February 10

7 comments

20 Ways Furry Love Can Help You Heal

By Sue Ingebretson

February 10, 2015

animals, cats, chocolate, chronic illness, companions, disabilities, dogs, fibromyalgia, furry, Healing, health, heart, horses, Love, Pets, Valentine's Day

When I mention love, intimacy, comfort, friendship, companionship, and the keeper of your heart, do you think of a DeBeers diamonds are forever commercial? I don’t either. I think of Pup. I bet that I’m not alone. Many of us in the fibromyalgia and chronic illness communities think of our pets when it comes to all things related to love and the heart. But, did you know that your pet has the power to heal, too?

 

Yes, when it comes to love, we do think of our human loved ones, but for this post, we’re looking at the obvious and sometimes surprising health benefits of our furry companions.

 

Whether your loved one has fur, feathers, fins, or fangs – spending time with your pet (or pets) can bring on healing benefits far beyond your imagination.

 

Here are just 20 Ways Furry Love Can Help You Heal:

 

  • 1) Pets don’t care how we look – they love us in an evening dress or a house dress. They even love us in sweatpants and slippers (I’ve done my own R&D on this).

 

  • 2) Pets intuit our high and low energy days. They know when we need that extra bit of TLC.

 

  • 3) Gazing into the eyes of a beloved pet (or even a beloved person), sends a rush of healing, “feel good” hormones into the body – serotonin, prolactin, and oxytocin for starters. This lowers pain, improves mood, and reduces fatigue/increases energy levels, and more. (BTW, this even works with photographs as long as the subject looks directly at the camera).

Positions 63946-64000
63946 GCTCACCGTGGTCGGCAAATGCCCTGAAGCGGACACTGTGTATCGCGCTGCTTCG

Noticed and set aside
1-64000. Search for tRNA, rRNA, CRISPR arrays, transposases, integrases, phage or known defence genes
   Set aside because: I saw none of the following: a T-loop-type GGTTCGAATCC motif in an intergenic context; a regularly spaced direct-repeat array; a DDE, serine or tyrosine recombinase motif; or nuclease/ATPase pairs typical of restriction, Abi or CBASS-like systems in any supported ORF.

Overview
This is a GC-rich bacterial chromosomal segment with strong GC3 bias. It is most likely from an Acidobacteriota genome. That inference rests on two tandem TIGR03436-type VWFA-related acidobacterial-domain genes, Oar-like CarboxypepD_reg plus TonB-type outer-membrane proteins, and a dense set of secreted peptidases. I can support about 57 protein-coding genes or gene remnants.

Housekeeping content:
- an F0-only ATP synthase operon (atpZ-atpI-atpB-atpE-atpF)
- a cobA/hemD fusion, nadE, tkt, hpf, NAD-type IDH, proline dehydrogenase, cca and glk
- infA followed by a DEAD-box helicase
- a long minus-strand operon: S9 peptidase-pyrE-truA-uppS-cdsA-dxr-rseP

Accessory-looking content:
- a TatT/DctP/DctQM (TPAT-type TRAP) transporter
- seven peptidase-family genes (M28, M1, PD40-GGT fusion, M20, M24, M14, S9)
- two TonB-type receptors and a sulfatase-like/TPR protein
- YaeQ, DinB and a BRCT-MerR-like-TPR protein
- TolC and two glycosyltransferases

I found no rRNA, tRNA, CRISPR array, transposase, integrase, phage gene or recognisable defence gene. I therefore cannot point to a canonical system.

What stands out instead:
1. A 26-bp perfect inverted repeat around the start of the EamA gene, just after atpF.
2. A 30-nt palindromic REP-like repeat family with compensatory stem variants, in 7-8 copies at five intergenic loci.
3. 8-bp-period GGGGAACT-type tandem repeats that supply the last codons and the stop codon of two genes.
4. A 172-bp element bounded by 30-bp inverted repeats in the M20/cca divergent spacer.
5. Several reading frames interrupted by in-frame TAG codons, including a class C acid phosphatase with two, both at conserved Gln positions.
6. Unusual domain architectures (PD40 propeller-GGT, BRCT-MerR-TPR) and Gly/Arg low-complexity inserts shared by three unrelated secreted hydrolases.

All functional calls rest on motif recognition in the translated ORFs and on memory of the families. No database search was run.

• 4) Stroking or petting a furry loved one lowers blood pressure, anxiety levels, and brings on a sense of peace and calm. (Didn’t need me to tell you that, did you?)

 

  • 5) The topic of pets provides a great opportunity for conversations, bonding, and sharing with others.

 

  • 6) Owning a pet is good for the heart – literally. Pet owners enjoy lower risk of heart disease and direct healing benefits for those who have suffered heart attacks.

 

  • 7) Pets increase the odds that we’ll engage in fitness activities – whether we feel like it or not! (We’ll often do for our pets what we won’t do for ourselves….)

 

  • 8) Keeping our pets healthy provides us with opportunities to learn more about nutrition. When it comes to whole foods, removing grains as “fillers,” and looking for quality over quantity – what’s good for our pets is good for us, too!

 

  • 9) Cuddling up with a furry loved one is a sure-fire cure for the blues. Sharing unconditional love is one of the things pets do best.

 

  • 10) Pets provide ample ways to reduce our stress levels. De-stressing with a pet can even lower cholesterol levels (a known indicator of stress).

 

  • 11) Pets can increase our sense of light-hearted fun and play. Have you ever tantalized a kitten with a feather tied to the end of a string?

 

  • 12) Pets help us to stick to a healthy structure and routine for the day.

 

  • 13) Pets help to boost memory, the immune system, improve depression, lower overall inflammation, and more for the elderly, disabled, and the frail.

 

  • 14) Therapy dogs have been used to bring “creature comforts” for the sick and infirmed in hospitals, nursing homes, physical therapy centers, and in treatment centers for special needs children.

 

  • 15) Guide dogs aren’t just for those with vision impairments. Specialized canine companions (and other animals, too) can be trained to help their owners reach, pull, or open things, avoid toxic chemicals, and more. Some animals can even sniff cancer at levels before it’s detectable by testing, and can predict epileptic seizures.

 

  • 16) Pets serve as a source of positive, non-verbal (not to mention non-judgmental!) communication.

 

  • 17) Pets provide a bit of warmth for those of us with aching bodies. Pets can snuggle up next to our backs, our legs, or other beneficial positions while we rest. Some offer a strategically placed paw or chin exactly where (and when) we need it most.